NEW YORK—Another dose of anguish about the global economic recovery sent the Dow Jones Industrial Average to the first close below 12000 since mid-March, capping the blue-chip index’s longest weekly slump since 2002.

Another dose of anguish about the global economic recovery sent the Dow to the first close below 12000 since mid-March, capping the blue-chip index’s longest weekly slump since 2002. Paul Vigna discusses.

The Dow industrials sank 172.45 points, or 1.4%, to 11951.91, the sixth straight week of declines. The Standard & Poor’s 500-stock index shed 18.02, or 1.4%, to 1270.98. That broad index also has notched six weeks of declines, the longest losing streak since 2008.

Two closely watched stock indexes turned negative for the year Friday. The Nasdaq Composite Index fell 41.14, or 1.5%, to 2643.73. The small-capitalization Russell 2000 fell 13.10, or 1.7%, to 779.54.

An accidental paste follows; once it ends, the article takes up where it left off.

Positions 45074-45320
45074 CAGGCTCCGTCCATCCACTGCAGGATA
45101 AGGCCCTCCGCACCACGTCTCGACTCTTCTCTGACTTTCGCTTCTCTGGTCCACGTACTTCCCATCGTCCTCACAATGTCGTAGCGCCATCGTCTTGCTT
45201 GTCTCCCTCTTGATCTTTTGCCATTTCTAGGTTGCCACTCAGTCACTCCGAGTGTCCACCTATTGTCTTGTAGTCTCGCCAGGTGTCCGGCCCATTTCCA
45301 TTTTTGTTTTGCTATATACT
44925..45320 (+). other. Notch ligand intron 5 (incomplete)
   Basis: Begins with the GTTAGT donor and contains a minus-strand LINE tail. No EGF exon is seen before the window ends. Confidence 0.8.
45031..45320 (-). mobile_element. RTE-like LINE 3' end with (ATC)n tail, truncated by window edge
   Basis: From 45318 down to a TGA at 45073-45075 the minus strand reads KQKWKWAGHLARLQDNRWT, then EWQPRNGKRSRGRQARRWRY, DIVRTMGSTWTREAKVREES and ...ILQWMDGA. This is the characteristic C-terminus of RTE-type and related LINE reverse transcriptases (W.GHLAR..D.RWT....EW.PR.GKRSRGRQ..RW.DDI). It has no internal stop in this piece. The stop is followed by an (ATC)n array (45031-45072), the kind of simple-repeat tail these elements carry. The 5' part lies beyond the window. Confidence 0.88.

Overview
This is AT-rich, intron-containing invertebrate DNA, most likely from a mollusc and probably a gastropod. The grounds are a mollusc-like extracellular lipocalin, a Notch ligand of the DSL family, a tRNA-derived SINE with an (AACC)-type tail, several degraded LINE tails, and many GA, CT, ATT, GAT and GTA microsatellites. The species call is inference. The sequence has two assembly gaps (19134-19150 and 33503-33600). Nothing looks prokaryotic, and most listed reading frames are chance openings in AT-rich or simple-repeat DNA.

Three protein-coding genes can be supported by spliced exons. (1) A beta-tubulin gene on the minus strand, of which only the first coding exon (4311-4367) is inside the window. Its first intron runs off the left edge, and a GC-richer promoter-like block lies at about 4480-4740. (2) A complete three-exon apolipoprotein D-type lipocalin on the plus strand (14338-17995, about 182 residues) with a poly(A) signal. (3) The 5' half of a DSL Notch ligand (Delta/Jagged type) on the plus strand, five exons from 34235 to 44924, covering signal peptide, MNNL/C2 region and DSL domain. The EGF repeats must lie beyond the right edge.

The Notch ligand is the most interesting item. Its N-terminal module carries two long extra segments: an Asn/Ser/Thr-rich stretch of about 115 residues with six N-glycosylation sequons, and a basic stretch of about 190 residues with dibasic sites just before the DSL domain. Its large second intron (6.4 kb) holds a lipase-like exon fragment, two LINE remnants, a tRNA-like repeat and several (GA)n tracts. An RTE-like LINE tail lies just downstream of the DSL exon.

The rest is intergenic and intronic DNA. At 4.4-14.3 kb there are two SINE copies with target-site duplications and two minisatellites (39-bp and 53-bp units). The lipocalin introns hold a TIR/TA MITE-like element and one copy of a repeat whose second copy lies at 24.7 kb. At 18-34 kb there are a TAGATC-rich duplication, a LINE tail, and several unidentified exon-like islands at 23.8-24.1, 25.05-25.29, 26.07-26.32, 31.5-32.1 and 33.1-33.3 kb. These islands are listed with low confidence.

Investors were dour after U.S. May import prices showed a surprise rise of 0.2%, hinting at an inflation push coming into the U.S. from abroad. Overseas, sovereign-debt worries continued to rattle investors, pushing European stocks lower. A surprise interest-rate increase by the Bank of Korea weighed on Asian bourses.

The action follows a string of weak readings on the U.S. economy that have joined with pessimism about weaker global growth to weigh on major stock indexes. Unsurprisingly, the mood on the trading floor was grim.

“At the moment there doesn’t seem to be any place to hide,” said Ted Weisberg, pres

sent the Dow Jones Industrial Average to the first close below 12000 since mid-March

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